Velvet Fog, The - Early in his singing career, Mel Torme was given the
nickname "The Velvet Fog." His smooth vocal delivery was heard on many
television programs in TVs golden days including: PAUL WHITEMAN'S GOODYEAR
REVUE/ABC/1949-52 (Guest); TV'S TOP TUNES/CBS/1951-55 (Regular); SUMMERTIME
U.S.A./CBS/1953 (Regular); THE NAT "KING" COLE SHOW/NBC/1956-57 (Guest); and THE
JUDY GARLAND SHOW/CBS/1963-64 (Musical Advisor). In 1971 he hosted a nostalgic
documentary series IT WAS A VERY GOOD YEAR/ABC/1971 with news, fashion and songs
from the years 1919-1964. Mel Torme was also a recurring character (and running
gag) on the sitcom NIGHT COURT/NBC/1984-91 that featured a New York night court
judge named Harry T. Stone (Harry Anderson) who idolized Mel's crooning style.
Venus Flytrap - The sitcom WKRP IN CINCINNATI/CBS/1978-82 featured the
hip, black disc jockey, Gordon Sims (Tim Reid), a former school teacher who
worked the night shift at radio station WKRP. His on-air alter-ego was "Venus
Flytrap" who used gongs, incense and soft jazz as his signature. His nickname
"Venus Flytrap" was indirectly derived from the fact that Gordon was a Libra and
his ruling planet was Venus. Andy Travis (Gary Sandy), the station programming
director suggested Venus Rising as his on-air nickname, but it was accidentally
changed to Venus Flytrap. Before coming to Cincinnati, Gordon was a part-time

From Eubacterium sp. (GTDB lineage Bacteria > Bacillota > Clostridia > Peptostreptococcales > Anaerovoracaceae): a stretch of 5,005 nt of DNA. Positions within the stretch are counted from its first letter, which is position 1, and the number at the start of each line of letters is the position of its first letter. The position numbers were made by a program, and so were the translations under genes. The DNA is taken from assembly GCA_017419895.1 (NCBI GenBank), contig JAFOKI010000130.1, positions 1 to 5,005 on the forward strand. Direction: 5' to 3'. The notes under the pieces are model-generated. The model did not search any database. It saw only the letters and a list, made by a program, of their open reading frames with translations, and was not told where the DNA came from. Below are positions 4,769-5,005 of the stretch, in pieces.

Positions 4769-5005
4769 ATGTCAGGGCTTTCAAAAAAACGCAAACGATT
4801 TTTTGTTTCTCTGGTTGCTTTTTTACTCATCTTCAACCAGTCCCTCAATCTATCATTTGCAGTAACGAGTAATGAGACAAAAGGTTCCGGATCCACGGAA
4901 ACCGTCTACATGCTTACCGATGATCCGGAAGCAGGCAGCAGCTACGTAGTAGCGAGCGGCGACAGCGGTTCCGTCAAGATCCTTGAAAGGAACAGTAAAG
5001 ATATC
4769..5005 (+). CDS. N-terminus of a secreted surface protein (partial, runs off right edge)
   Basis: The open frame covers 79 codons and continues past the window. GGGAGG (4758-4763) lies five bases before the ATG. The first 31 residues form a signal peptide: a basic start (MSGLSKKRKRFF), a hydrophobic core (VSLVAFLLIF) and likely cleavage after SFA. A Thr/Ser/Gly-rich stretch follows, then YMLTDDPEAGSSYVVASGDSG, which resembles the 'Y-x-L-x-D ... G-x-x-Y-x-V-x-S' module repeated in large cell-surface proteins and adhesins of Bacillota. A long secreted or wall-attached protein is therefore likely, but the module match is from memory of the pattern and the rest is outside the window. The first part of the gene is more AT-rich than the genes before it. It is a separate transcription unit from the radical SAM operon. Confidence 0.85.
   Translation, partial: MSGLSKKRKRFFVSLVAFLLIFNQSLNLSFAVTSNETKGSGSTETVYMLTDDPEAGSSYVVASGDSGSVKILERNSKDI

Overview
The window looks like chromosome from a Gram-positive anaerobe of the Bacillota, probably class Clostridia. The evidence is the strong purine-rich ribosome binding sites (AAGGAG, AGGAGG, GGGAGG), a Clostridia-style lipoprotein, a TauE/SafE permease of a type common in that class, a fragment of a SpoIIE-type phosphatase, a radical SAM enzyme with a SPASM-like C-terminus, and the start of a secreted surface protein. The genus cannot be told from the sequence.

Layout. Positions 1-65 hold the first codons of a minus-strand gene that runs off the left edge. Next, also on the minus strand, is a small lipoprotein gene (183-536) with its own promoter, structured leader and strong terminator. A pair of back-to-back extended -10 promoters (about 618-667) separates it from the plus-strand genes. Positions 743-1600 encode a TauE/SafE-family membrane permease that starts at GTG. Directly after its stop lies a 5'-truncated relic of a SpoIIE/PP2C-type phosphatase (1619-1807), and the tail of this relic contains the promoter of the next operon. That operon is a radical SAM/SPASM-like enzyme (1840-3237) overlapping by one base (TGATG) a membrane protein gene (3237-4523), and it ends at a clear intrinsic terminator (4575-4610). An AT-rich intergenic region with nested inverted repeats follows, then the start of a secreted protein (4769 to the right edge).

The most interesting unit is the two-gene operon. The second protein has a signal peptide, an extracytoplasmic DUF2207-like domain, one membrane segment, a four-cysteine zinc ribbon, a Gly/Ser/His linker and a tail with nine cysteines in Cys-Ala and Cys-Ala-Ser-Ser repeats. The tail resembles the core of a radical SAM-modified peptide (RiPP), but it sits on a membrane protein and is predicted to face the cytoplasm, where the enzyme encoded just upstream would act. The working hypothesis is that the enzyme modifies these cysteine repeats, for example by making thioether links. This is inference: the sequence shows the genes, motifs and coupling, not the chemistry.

disc jockey in the City of New Orleans. He called himself "The Duke of Funk."
TRIVIA NOTE: Bill Maher on POLITICALLY INCORRECT/ABC/1997 discussed stories of
wives who lure women to try to tempt their husbands to cheat and remarked "We
call it a penis flytrap."
Video Rangers, The - See
Virginian, The - During the 1880s a mysterious man known only as the
"Virginian" (James Drury) drifted into Shiloh Ranch near Medicine Bow, Wyoming
and soon became the foreman of the ranch owned by Judge Henry Garth (Lee J.
Cobb). THE VIRGINIAN/NBC/1961-72 was the first 90-minute western series produced
for television. Years later during a cameo appearance on the stuntman adventure
FALL GUY/ABC/1981-86, James Drury dressed again as the mysterious stranger was
asked for his name. He responded "I'm the Virginian." The series was based on
the 1902 western novel "The Virginian: A Horseman of the Plains" written by Owen
Wister about cowboys in Wyoming The novel was filled with bad men, poker games,
pistol duels and introduced the classic phrase "When you say that, Smile." In
the 1929 movie adaptation starring Gary Cooper, the Virginian said "Smile when
you say that!"
Voice of Canada, The - Canadian born actor Lorne Greene possessed a rich
distinctive voice that earned him the nickname of the Voice of Canada (and the
"Voice of Doom" when he read bad news) while he was a radio commentator in
Canada during World War II. He is perhaps best known for his role as the
silvered-hair Ben Cartwright, the patriarch of a family of three sons who
operated the sprawling Ponderosa Ranch on the western adventure
BONANZA/NBC/1959-73. Lorne Greene died on September 11, 1987 at the age of
seventy-two. TRIVIA NOTE: In December 1964 his western ballad "Ringo" reached
number one on the pop charts.
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